Prof. Ussama Makdisi - A Problem of Politics and History, not Religion

Understanding Sectarianism in the Modern Arab World

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The Emergence of Sectarianism as a Modern Historical Problem

In a full room at the Munk School of Global Affairs in Toronto,Prof. Ussama Makdisi laid out the problem of taking the historical record at face value when analysing the problem of sectarianism in the Arab world. The second lecture in the series, Perspectives on a Changing Middle East, presented by the Bill Graham Centre and the Canadian Arab Institute, explored “The Emergence of Sectarianism as a Modern Historical Problem."  Makdisi talked about wars, Western perspectives of Eastern problems, empires past and present, diversity versus equality, as well as the reconstruction of reality through a closer and more nuanced examination of history.
“Sectarian affiliations are overplayed in the understanding of the Middle East,” stated Makdisi before he proceeded to explain the myth of perpetual co-existence paralleled by the myth of perpetual strife that are often used to characterize the Middle East. These are myths that have been produced and are being reproduced by Western historians, rendering the Middle East as a region that is either idolized or demonized, and that allows for no middle ground.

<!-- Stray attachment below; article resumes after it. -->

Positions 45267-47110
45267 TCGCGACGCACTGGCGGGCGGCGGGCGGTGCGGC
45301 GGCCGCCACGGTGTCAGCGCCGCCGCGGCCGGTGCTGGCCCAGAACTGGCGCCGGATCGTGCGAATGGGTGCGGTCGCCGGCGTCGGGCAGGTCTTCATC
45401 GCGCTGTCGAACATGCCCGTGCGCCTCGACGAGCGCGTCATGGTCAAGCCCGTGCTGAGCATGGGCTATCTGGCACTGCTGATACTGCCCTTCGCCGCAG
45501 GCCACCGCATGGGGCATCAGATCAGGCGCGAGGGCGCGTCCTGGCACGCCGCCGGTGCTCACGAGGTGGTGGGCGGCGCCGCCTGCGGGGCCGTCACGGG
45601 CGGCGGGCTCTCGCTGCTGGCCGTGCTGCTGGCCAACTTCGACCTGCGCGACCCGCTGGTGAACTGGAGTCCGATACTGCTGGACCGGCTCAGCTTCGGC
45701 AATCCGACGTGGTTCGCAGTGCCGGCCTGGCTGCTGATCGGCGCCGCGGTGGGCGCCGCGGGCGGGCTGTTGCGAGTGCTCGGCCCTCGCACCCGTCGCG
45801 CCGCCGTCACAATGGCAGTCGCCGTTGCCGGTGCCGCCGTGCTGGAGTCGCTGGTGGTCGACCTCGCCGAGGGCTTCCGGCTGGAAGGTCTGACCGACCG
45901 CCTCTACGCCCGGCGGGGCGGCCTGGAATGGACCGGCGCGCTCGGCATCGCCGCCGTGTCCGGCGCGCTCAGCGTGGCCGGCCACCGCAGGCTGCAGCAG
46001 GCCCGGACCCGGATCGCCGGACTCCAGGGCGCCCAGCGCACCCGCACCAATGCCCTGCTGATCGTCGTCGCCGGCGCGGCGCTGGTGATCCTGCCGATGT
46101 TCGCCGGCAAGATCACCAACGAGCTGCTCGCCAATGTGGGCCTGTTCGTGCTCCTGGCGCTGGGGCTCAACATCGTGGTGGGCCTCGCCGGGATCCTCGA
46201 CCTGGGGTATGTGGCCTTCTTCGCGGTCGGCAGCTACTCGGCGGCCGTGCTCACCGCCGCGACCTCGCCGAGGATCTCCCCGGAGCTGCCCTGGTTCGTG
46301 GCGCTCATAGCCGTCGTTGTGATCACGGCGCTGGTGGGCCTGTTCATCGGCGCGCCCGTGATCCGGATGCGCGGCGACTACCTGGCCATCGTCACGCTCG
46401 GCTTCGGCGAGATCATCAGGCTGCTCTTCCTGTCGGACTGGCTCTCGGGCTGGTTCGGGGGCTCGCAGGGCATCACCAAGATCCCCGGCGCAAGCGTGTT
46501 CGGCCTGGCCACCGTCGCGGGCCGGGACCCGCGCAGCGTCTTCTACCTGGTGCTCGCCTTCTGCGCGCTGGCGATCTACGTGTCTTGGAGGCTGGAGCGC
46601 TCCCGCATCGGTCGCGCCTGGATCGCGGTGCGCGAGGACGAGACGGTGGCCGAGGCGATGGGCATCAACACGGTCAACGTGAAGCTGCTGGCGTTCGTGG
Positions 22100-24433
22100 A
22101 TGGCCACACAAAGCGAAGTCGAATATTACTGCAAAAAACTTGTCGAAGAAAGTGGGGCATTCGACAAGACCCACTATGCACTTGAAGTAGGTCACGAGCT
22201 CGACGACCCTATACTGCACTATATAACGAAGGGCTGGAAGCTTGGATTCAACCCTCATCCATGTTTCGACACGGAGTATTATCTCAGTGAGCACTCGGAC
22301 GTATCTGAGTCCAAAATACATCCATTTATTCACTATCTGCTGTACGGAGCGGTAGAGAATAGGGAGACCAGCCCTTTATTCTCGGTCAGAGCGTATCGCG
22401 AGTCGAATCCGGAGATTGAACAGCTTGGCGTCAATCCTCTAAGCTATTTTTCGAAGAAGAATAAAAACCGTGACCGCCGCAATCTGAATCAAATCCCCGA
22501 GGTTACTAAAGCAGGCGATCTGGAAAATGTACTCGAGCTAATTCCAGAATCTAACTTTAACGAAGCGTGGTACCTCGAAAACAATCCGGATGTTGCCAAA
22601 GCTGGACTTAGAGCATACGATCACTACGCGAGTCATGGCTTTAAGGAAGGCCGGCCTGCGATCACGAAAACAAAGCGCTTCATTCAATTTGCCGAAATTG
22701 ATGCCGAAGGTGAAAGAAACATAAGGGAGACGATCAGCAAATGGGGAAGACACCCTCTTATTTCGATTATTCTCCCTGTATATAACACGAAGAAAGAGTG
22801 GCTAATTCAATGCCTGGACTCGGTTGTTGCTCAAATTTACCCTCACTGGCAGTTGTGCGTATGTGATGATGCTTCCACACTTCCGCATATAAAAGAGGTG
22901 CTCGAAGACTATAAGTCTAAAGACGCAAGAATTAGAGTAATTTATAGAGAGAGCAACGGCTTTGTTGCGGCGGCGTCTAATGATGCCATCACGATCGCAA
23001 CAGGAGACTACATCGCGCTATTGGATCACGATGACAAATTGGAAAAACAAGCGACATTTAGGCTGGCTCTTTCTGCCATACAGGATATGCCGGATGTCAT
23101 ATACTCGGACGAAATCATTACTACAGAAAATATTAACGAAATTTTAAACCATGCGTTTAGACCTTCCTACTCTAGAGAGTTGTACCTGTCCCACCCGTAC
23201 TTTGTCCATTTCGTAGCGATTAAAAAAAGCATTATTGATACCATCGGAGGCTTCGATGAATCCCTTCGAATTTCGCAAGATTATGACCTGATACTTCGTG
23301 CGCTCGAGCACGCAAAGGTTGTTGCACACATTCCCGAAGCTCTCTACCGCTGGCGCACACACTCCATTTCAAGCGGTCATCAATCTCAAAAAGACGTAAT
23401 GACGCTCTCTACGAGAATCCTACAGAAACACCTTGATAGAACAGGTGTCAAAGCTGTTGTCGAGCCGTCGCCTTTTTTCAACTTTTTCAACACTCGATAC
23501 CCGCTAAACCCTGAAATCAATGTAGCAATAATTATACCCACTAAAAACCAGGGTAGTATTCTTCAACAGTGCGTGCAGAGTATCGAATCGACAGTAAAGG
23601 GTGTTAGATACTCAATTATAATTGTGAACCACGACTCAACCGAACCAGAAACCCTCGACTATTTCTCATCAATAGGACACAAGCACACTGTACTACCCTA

He explained that sectarianism was part of the nationalism and citizenship that amalgamated in the 19th and 20th centuries in Europe and the Ottoman Empire alike. Sectarianism started to appear after the re-ordering of the Ottoman Empire, and not necessarily at the onset of Islam or the genesis of human life in the Middle East. In order to re-examine that prejudice, Makdisi suggested we study historic conflict through the following prism: was this event a systemic or an episodic one? Had it been done before or was it a one-timer that was hyperbolized to complement the Western myth of perpetual strife?
He emphasized the idea that history is both created by and contingent upon the era in which it’s written, a way of thinking that can be reproduced just as it had been initially produced. If studied well, history can be employed to better reflect on the present. If studied well, it can prove to be open to new interpretations and not carved in stone. It can be deconstructed and used to debunk outdated ideas. “Sectarianism is always a work in progress, not a natural, obvious state,” Makdisi concluded.
Sectarianism, then, is as much invented as it is real, an invention that without the collective agreement of history books may not have existed in the first place. For history books and newspapers can both document and invent historic trends. They can claim a people sectarian and laud another as tolerant. Thus, Makdisi paid homage to the critique of those history books and challenged the discourse typically used to paint the Levant.